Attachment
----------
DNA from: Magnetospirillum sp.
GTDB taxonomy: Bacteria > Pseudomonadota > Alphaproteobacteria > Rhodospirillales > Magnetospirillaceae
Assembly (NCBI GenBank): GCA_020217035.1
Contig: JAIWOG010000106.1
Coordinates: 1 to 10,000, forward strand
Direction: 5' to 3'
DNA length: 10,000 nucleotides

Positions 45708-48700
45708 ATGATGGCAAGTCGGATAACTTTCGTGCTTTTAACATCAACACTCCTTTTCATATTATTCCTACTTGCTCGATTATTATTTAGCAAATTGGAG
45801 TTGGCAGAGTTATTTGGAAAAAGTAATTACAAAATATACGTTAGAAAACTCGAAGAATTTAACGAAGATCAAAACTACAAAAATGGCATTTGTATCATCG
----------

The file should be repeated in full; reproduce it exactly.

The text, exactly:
DNA from: Magnetospirillum sp.
GTDB taxonomy: Bacteria > Pseudomonadota > Alphaproteobacteria > Rhodospirillales > Magnetospirillaceae
Assembly (NCBI GenBank): GCA_020217035.1
Contig: JAIWOG010000106.1
Coordinates: 1 to 10,000, forward strand
Direction: 5' to 3'
DNA length: 10,000 nucleotides

Positions 45708-48700
45708 ATGATGGCAAGTCGGATAACTTTCGTGCTTTTAACATCAACACTCCTTTTCATATTATTCCTACTTGCTCGATTATTATTTAGCAAATTGGAG
45801 TTGGCAGAGTTATTTGGAAAAAGTAATTACAAAATATACGTTAGAAAACTCGAAGAATTTAACGAAGATCAAAACTACAAAAATGGCATTTGTATCATCG